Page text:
Eurasier, Lundehund and Canaan Dog

Norwegian LundehundNorwegian Lundehund

This section includes the Eurasier and the Canaan Dog which are recognised in Australia by the ANKC. But this section also features the fascinating Norwegian Lundehund which although is not ANKC recognised, deserves to be included in this section because of the specialised adaptation of its feet to enable it to work on the rocky snow-covered surfaces in the Northern Arctic region of Norway.



In post-war Germany (1960), Julius Wipfel began creating a companion dog for the people of Germany recovering from World War Two. He began by crossing the Chow Chow with the Keeshond (Wolfspitz), the result being called a 'Wolf-Chow'. Later he introduced the Samoyed. By 1979 the breed was renamed the Eurasier. But it took until 1994 to gain F.C.I recognition, and was introduced into Australia in 2000.


A medium sized Spitz breed, the Eurasier stands 52 - 56 cms (20.5 - 22ins) high and weighs 22 - 26 kg (48.5 - 57 lbs). He is slightly longer in body than height at withers with medium bone, and comes in any colour except white. He has a balanced, wedge-shaped head, dark eyes and medium sized pricked ears. He has a ground-covering stride with his tail carried forward over the back or bent slightly sideways.

Norwegian Lundehund

Puffin BirdPuffin Bird

The Lundehund gets its name from the Norwegian word 'Lund' meaning Puffin - the name of the Arctic bird it was bred to hunt. For centuries, Puffin birds not only provided a staple diet for people living in these remote areas, their feathers and down provided essential warmth. Puffin birds are sociable creatures who live in colonies in long, winding cliff passages or rooks covered with snow and ice, so narrow it is impossible for a man to penetrate them.

Lundehund FootLundehund Foot

The Lundehund's extra toes assisted the dog to climb up the cliff faces to reach the entrance of the Puffins' tunnels and the traction to aid the dog to crawl along it. Once the dog grabbed one bird, this bird would latch onto another Puffin bird which in turn would grab yet another. So it was not uncommon for a strong Lundehund to retreat, pulling out a long chain of a dozen or so linked birds.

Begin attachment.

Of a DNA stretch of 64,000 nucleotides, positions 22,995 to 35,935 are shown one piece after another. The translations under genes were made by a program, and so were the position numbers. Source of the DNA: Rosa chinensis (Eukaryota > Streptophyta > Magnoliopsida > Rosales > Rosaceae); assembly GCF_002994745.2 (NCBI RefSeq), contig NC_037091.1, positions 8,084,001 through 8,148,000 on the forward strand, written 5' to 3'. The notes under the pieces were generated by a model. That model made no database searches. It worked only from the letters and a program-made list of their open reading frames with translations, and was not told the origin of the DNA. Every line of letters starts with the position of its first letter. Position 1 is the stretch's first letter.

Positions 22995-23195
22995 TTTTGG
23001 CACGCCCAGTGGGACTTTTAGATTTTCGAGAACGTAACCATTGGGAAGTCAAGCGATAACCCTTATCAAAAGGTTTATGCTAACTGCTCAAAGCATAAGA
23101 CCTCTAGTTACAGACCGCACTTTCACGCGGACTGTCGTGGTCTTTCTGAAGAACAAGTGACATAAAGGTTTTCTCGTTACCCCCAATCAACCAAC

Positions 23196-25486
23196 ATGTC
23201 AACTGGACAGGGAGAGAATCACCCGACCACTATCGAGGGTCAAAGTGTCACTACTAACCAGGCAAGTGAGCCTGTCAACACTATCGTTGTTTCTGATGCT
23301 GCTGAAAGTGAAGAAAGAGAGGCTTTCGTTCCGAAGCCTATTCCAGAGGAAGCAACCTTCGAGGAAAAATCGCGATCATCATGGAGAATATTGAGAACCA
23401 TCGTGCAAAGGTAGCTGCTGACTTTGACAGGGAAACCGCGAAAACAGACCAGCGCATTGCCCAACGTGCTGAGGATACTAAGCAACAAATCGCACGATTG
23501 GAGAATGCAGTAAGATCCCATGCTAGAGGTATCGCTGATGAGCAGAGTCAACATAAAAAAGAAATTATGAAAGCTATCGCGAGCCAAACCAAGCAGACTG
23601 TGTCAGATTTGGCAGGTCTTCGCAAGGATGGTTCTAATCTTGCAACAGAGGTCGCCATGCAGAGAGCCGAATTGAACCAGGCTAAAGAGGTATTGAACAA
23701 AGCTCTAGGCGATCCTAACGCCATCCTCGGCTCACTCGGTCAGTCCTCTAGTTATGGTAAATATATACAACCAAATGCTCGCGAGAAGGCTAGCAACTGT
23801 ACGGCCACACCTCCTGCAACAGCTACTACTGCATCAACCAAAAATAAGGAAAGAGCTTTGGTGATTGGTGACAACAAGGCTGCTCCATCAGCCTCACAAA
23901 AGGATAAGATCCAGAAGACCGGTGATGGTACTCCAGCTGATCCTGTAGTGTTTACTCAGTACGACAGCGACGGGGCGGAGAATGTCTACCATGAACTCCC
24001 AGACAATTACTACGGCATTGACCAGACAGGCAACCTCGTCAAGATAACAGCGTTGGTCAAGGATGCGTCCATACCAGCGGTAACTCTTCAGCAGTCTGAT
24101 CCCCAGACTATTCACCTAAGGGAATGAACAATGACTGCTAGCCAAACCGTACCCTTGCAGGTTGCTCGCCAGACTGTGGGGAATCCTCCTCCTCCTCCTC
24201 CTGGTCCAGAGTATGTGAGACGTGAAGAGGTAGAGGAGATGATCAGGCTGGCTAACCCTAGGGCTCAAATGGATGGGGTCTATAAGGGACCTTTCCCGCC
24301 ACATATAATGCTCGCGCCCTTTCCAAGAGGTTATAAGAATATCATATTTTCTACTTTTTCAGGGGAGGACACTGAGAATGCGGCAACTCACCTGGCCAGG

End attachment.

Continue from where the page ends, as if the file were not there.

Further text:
The Norwegian Lundehund (FCI No 265) weighs around seven kilos and has a dense double coat with with a soft undercoat. It is short on the head and front of the legs and more abundant on the neck, rear of the buttocks and on the tail but without a flag. Always combined with white, the coat is from red to fawn, sprinkled with hair with black tips; black; grey or white with black patches.

They have an extremely supple build which enables them to hunt puffins on the steep rocks around the fjords and along the shore. Consequently, they  can enter enter Puffins' confined underground spaces and retreat backwards. In order to do this specialised job, the Lundehund has extraordinary feet.

Norwegian LundehundNorwegian Lundehund

As pictured Lundehund's hind feet must have at least six toes, two of which are in reality dewclaws. However, in the case of the Lundehund, the extra toe(s) are complete with corresponding pads, tendons and muscles. On the front feet there are five pads in all, the fifth being equivalent to the dewclaw. The other four toes must reach the ground. These enables their feet to grip somewhat like our thumbs. These peculiar feet give the dog incredible grasping abilities when working on the steep cliff faces of Norway's snow covered, rocky Arctic slopes. Because the back feet have to accommodate the extra toes, they have to turn out slightly which makes the dog move somewhat close behind and appear cow-hocked.

Canaan Dog

Canaan Dogs are wild or Pariah Dogs, which today, still guard Arab villages in a harsh environment. Spitz-like dogs like these 'Arabian Village Dogs' have been carved in stone dogs on the Arabian Peninsula for centuries. The name Canaan Dog was derived from ancient biblical times when the local dog was called a 'Kelev Kana'ni'. They were developed as a pure breed by Professor Rudolphina Menzel, a Viennese-born, Jewish chemist. She created the first Breed Standard, which was accepted by the Israel Kennel Club in 1953[2]. But it would be 1997 before it was accepted by the FCI (FCI No 273), Australia following in 1998.

The Canaan dog is a medium sized, square dog resembling the wild dog of the Pariah type. He is 50-60 cm (20 - 23.5 ins) high at the withers and weighs 18-25 kg (40-55 lbs). He typically comes in desert colours of sand, gold, red, cream but sand to red-brown, white, black, or spotted, or white markings with or without mask are permitted.

Canaan DogCanaan Dog

His head is of a medium length shaped like a blunt wedge, appearing broader due to low set ears. The skull somewhat flattened, the stop shallow but defined and the muzzle sturdy, and of moderate length and breadth and close with a normal scissors bite. The lips should be tight and the nose black. The almond shaped eyes are dark brown and slightly slanted with dark rims.The erect ears are relatively short and broad and set low.

Canaan DogCanaan Dog

The limbs have moderate angulation and the body square with strong, round and catlike feet with hard pads. The tail is high set with a thick brush carried curled over the back. He moves with a quick, light but energetic trot. He has a double coat with a dense harsh and straight short to medium length outer coat and close and profuse undercoat.

References and Further Reading

[2] Lee Boyd and Victor Kaftal 'Canaan Dog' Published by T.F.H Publications Neptune City N.J, USA ISBN 0-7938-0800-6 Origin and History of the Canaan Dog Pages 7 - 10.